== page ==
How do you like your eggs? Scrambled, soft-boiled, over easy, poached? No matter how you cook them, you may want to think twice about how often you consume them. It seems that there is a powerful link between eggs and lethal prostate cancer (PCa). Humpty Dumpty may indeed have a “great fall”—at least in the number of eggs men eat—if the results of an important study are taken seriously.
Why should we take the 2011 study by Richman, et al. to heart? For one thing, its authors hail from three venerable institutions, Harvard School of Public Health, Brigham and Women’s Hospital and Harvard Medical School, and University of California/San Francisco. For another, the study’s authors are authoritative when it comes to academic research and science. Finally, the study data was drawn from the huge, ongoing Health Professionals Follow-up Study (HPFS). Before breaking the bad news about eggs, a few words about the HPFS.
The HPFS was launched in 1986, and initially over 50,000 men in various health-related professions (dentists, doctors, optometrists, podiatrists and even veterinarians) enrolled. Initial information was gathered. As the Richman study explains:
Participants completed a baseline questionnaire on medical diagnoses, physical activity, weight, medications, and smoking, as well as a semi-quantitative food frequency questionnaire (FFQ) (7). Information on medical diagnoses, physical activity, weight, medications, and smoking is updated every two years, and dietary information is updated every four years. The average questionnaire response rate exceeds 94%.[i]
The Richman study
The Richman study focused on dietary meat and eggs, including processed and unprocessed red meat; beef, pork and lamb as main dish, mixed dish or sandwich; total red meat; total poultry with or without skin; chicken or turkey hot dogs or sandwiches; and eggs. Their primary outcome was “… lethal prostate cancer, defined as distant organ metastases due to prostate cancer (TNM stage: M1) or prostate cancer death that occurred during the follow-up period of 1994–2008.” After identifying and amassing data from the HPFS, they conducted standard statistical analyses, including correlating numerous factors, and filtering out possible confounders. In short, they performed a massive statistical calculation.
They noted the following trends, which may not surprise you:
Men who consumed more red meat and eggs had a higher average BMI [body mass index]; engaged in less vigorous activity; were more likely to be current smokers, have a history of type II diabetes, and have a family history of prostate cancer; and tended to eat less poultry and fish and more dairy compared to men who consumed the least red meat or eggs. In contrast, men who consumed more poultry engaged in more vigorous activity, were less likely to be current smokers, and tended to eat less red meat, dairy, and coffee, and more fish compared to men who consumed the least poultry.[ii]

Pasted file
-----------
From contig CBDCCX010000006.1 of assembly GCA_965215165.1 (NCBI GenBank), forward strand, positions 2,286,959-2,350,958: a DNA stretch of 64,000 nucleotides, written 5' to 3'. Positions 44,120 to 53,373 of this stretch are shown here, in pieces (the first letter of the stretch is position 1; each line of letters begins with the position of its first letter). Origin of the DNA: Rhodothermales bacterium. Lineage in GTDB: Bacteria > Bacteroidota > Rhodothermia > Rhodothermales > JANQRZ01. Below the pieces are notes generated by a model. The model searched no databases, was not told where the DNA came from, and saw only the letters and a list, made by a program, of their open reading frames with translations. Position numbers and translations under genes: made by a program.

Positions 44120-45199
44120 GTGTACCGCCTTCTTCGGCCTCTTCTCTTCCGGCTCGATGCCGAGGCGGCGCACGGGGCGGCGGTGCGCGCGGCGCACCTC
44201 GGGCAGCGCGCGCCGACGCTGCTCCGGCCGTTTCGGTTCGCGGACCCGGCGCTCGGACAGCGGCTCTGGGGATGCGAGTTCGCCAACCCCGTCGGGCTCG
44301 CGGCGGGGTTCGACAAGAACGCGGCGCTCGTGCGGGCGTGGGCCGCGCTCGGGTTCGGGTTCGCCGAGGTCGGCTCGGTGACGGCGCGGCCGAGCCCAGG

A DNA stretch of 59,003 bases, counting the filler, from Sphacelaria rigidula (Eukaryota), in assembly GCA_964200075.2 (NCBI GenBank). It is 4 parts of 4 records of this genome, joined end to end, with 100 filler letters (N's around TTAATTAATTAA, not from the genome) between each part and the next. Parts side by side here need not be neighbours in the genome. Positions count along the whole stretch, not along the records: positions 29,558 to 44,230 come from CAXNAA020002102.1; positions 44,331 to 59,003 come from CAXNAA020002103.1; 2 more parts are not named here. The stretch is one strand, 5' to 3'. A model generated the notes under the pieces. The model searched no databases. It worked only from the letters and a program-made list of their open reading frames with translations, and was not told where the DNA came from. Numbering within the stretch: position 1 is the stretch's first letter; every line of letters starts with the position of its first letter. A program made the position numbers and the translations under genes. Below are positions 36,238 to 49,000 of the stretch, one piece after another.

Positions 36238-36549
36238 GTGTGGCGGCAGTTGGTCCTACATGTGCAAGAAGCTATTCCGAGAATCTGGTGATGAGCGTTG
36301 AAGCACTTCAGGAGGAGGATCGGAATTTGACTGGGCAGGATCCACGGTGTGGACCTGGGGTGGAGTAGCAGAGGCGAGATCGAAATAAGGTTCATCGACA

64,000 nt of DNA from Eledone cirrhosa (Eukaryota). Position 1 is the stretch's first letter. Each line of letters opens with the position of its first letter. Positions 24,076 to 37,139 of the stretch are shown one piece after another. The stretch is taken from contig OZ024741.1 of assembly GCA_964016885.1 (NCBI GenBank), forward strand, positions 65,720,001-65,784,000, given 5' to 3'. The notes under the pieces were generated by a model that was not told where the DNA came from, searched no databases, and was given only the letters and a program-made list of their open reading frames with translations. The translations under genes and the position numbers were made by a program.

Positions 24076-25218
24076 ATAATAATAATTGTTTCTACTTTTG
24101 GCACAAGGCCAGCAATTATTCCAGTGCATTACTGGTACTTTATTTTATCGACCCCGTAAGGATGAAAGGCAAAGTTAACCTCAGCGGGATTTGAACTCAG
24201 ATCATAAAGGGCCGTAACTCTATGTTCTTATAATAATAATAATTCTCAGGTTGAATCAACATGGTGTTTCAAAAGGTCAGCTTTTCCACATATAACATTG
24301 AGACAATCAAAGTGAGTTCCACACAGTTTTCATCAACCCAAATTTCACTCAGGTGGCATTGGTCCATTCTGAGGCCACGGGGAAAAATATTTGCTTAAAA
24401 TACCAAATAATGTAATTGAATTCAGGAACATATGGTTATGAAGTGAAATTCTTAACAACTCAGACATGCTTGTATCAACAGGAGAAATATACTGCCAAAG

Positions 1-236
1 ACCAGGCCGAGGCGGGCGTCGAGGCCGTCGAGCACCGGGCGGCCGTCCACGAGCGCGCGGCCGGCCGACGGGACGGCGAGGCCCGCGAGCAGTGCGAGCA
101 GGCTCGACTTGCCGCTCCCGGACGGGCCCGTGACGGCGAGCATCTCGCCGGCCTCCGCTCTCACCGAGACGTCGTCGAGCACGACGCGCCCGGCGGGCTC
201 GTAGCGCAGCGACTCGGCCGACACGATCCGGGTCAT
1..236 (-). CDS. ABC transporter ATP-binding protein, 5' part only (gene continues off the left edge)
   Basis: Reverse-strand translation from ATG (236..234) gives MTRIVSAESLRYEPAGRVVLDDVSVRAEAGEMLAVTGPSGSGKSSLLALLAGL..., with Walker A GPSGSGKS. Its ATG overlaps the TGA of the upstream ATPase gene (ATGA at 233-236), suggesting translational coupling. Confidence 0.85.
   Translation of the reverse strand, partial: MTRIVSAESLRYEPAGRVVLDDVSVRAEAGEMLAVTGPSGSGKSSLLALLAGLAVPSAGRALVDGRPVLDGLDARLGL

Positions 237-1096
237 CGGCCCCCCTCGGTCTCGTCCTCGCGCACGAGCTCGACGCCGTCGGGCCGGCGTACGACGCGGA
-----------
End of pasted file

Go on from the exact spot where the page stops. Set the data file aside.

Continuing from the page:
What might be surprising is that they did not find a statistically significant link between the various meat groups, including red meat, and the development of lethal prostate cancer after adjusting for variables. However, when it comes to lethal PCa and eggs, the connection they discovered may deter you from ever cracking another egg—or at least, eating them only occasionally. According to the published paper, “Men who consumed 2.5 or more eggs per week had a 81% increased risk of lethal prostate cancer compared to men who consumed less than half an egg per week.”
What is it about eggs in particular that fosters PCa aggression? As PCa cells, which are rich in cholesterol, metabolize it for their development and fuel, it plays a complex role “…in supporting cancer progression and suppressing immune responses.”[iii] Blood concentrations of cholesterol have been linked with advanced cancers.
The authors conducted a separate dietary analysis of participants who were diagnosed with local or regional (but not metastatic) PCa during the follow-up period. While they found “suggestive” links between total red meat or poultry and progression into lethal PCa, none were of statistical significance. Therefore, they theorize that “… egg intake affects risk of lethal prostate cancer early in the natural history of the disease.” In short, if you are ever diagnosed with PCa, your cumulative history of eating eggs may be an influence on the cell line and activity of your disease.
Thus, the work of Richman, et al. presents us with a cautionary tale, and it is up to each of us to make wise nutritional choices accordingly.
NOTE: This content is solely for purposes of information and does not substitute for diagnostic or medical advice. Talk to your doctor if you are experiencing pelvic pain, or have any other health concerns or questions of a personal medical nature.
[i] Richman EL, Kenfield SA, Stampfer MJ, Giovannnucci EL, Chan JM. Egg, red meat, and poultry intake and risk of lethal prostate cancer in the prostate-specific antigen-era: incidence and survival. Cancer Prev Res (Phila). 2011 Dec;4(12):2110-21.
[iii] Huang, B., Song, Bl. & Xu, C. Cholesterol metabolism in cancer: mechanisms and therapeutic opportunities. Nat Metab. 2020;2:132–141.